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Job - Chapter 05 (Contemporary English Version)
- Job, call out for help and see if an angel comes!
- Envy and jealousy will kill a stupid fool.
- I have seen fools take root. But God sends a curse, suddenly uprooting them
- and leaving their children helpless in court.
- Then hungry and greedy people gobble down their crops and grab up their wealth.
- Our suffering isn't caused by the failure of crops;
- it's all part of life, like sparks shooting skyward.
- Job, if I were you, I would ask God for help.
- His miracles are marvelous, more than we can count.
- God sends showers on earth and waters the fields.
- He protects the sorrowful and lifts up those who have been disgraced.
- God swiftly traps the wicked
- in their own evil schemes, and their wisdom fails.
- Darkness is their only companion, hiding their path at noon.
- God rescues the needy from the words of the wicked and the fist of the mighty.
- The poor are filled with hope, and injustice is silenced.
- Consider yourself fortunate if God All-Powerful chooses to correct you.
- He may cause injury and pain, but he will bandage and heal your cuts and bruises.
- God will protect you from harm, no matter how often trouble may strike.
- In times of war and famine, God will keep you safe.
- You will be sheltered, without fear of hurtful words or any other weapon.
- You will laugh at the threat of destruction and famine. And you won't be afraid of wild animals--
- they will no longer be fierce, and your rocky fields will become friendly.
- Your home will be secure, and your sheep will be safe.
- You will have more descendants than there are blades of grass on the face of the earth.
- You will live a long life, and your body will be strong until the day you die.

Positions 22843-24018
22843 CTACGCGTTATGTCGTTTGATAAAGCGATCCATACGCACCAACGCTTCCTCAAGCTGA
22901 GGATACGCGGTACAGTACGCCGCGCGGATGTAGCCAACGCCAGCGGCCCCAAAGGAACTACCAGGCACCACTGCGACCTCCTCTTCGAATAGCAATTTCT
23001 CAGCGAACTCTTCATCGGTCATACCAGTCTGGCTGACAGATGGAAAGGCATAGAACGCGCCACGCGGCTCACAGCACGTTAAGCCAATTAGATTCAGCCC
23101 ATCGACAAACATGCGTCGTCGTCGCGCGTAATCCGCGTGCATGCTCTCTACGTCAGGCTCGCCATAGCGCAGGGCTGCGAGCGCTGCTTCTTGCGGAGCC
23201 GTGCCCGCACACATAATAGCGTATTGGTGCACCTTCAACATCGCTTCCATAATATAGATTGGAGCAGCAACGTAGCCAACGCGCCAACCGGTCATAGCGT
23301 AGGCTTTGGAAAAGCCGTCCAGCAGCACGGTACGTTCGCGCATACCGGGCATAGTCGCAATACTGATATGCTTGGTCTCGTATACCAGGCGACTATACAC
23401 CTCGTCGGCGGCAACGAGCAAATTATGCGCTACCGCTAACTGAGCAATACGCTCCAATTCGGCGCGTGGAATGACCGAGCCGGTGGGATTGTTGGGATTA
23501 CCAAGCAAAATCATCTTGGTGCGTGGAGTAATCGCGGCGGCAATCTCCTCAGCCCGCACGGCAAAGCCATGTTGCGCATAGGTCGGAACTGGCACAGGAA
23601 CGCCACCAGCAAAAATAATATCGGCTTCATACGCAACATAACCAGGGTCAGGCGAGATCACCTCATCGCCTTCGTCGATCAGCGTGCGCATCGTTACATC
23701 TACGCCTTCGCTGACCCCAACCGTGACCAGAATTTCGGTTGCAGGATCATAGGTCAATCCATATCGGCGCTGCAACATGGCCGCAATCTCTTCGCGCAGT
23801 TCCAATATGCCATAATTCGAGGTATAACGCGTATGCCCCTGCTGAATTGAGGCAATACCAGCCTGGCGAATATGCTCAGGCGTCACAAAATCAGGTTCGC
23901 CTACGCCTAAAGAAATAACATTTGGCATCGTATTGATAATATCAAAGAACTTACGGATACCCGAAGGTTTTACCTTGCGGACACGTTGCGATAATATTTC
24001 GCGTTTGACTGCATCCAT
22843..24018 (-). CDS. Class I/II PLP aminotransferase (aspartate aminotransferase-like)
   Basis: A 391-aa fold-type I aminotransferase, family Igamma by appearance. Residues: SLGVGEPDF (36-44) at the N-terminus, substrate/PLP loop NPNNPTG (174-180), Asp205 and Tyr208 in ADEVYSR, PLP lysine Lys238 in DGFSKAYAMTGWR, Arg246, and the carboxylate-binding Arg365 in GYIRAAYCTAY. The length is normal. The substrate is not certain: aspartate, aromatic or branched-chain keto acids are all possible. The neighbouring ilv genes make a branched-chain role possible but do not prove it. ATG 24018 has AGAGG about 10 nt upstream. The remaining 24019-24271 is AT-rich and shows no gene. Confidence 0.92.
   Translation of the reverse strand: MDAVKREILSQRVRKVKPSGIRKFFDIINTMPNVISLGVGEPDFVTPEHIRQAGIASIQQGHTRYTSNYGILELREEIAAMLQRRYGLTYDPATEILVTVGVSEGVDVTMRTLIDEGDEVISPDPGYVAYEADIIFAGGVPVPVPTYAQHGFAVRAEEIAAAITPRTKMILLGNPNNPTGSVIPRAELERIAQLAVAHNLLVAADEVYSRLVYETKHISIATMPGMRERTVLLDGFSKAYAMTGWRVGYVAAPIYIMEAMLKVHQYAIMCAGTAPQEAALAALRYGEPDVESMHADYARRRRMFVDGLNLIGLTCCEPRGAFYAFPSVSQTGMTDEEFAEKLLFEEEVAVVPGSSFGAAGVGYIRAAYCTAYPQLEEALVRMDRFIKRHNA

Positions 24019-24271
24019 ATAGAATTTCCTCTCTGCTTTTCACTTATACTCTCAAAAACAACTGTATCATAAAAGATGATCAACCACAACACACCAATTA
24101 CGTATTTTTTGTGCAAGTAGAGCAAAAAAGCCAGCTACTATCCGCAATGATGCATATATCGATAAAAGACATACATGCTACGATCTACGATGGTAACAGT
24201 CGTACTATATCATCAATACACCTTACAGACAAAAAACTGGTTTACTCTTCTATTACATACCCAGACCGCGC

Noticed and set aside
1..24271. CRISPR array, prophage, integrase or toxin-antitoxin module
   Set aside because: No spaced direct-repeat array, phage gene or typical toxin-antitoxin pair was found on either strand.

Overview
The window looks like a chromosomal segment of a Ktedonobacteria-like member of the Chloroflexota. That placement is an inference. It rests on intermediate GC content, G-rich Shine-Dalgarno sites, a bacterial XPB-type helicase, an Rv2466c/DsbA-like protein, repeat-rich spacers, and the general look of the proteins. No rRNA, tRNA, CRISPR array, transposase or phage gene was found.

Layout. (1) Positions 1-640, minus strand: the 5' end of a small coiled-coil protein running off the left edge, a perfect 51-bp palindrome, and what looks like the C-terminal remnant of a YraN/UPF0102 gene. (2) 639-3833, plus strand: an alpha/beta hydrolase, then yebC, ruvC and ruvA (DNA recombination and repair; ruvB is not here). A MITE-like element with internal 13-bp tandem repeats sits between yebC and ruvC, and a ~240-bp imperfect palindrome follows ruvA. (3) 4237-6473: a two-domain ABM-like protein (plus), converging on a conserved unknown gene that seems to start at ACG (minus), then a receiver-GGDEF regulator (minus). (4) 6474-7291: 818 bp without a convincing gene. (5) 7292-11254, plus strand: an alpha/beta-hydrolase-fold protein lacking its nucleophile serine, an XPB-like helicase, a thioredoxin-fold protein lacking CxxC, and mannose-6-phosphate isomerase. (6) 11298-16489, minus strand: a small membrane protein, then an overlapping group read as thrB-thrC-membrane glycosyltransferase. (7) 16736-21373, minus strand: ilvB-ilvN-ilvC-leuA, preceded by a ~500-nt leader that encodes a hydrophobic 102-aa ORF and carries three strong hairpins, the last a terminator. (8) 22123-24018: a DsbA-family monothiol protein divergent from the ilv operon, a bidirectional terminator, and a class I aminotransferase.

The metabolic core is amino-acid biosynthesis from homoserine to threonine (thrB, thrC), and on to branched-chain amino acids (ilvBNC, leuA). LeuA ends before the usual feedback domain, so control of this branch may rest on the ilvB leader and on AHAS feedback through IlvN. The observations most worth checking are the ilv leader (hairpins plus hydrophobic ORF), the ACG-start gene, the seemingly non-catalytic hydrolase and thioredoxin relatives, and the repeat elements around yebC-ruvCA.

- Our experience has proven these things to be true, so listen and learn.
Job - Chapter 05
Entered: December 18, 2014
Eliphaz continued his first speech and Job must be commended for his extreme patience in not interrupting him to defend himself against such pompous assumptions. Eliphaz elevated his assumptions to claims of fact which he claimed to have learned through experience. As he continued in his speech he suggested that a fool was taking root in Job but the fool was Eliphaz himself for presuming so much without inquiring in more depth into Job's situation or seeking counsel from God. He reversed the wise counsel found in James 1:19, "everyone must be quick to hear, slow to speak." Instead, Eliphaz was quick to speak and slow to listen.
Having suggested Job was a fool in the making, Eliphaz went on to say that "trouble does not sprout from the ground." (5:6) In other words, Job had brought on his own trouble because of sin. There was, in Eliphaz's mind a direct cause and effect relationship between sin and trouble. As in, "where there is smoke there is also fire", so "where there is trouble there is also sin." Such was Eliphaz's reasoning. Jesus dispelled this thinking in Luke 13 when some people reported something bad that had happened. Of those to whom the bad happened, He said to those who reported it, "do you think they were more sinful than all the people who live in Jerusalem? No, I tell you; but unless you repent, you will all perish as well!" (Luke 13:4-5) Whether good or bad happens, we all alike are sinners. The idea that those for whom good is happening are without sin and those experiencing trouble are suffering for their sin is simplistic thinking and incorrect theology. But for those who need an explanation for things, it offers a neat and logical explanation for complex circumstances. Had God Himself told Eliphaz that Job's suffering were a result of a bargain He made with Satan and not a result of Job's sin, Eliphaz would probably still not have accepted it. It was too far outside his reasoned explanation for things.
The only recourse for Job, said Eliphaz, was to "appeal to God" and present his case to Him. (5:8) Here Eliphaz's counsel is sound. It is never inappropriate to go to God with our trouble for He does set, "the lowly on high, and mourners are lifted to safety." (5:11) It is true also that those who accept God's correction are made happy as God puts them back on the right path, as Eliphaz told Job. The only problem is that he misapplied this truth with Job in his assumption that Job had sinned and was being disciplined by God.